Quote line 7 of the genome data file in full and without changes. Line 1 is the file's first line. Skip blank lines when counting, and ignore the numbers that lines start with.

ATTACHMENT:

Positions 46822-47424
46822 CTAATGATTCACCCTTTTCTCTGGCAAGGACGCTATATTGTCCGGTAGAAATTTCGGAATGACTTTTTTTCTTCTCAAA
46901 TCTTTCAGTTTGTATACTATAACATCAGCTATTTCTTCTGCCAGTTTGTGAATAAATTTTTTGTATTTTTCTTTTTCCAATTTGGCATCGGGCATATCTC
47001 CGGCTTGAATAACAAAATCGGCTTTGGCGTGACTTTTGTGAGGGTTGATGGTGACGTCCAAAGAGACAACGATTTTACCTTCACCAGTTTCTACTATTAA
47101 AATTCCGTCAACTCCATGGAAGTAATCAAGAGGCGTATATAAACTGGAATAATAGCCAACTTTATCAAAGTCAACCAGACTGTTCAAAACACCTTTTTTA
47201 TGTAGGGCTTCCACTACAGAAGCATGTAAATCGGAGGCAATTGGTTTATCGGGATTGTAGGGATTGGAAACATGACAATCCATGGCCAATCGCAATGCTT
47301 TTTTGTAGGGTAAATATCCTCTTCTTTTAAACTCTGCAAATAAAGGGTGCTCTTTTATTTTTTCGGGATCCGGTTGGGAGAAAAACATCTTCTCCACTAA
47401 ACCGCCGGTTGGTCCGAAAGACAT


47301 TTTTGTAGGGTAAATATCCTCTTCTTTTAAACTCTGCAAATAAAGGGTGCTCTTTTATTTTTTCGGGATCCGGTTGGGAGAAAAACATCTTCTCCACTAA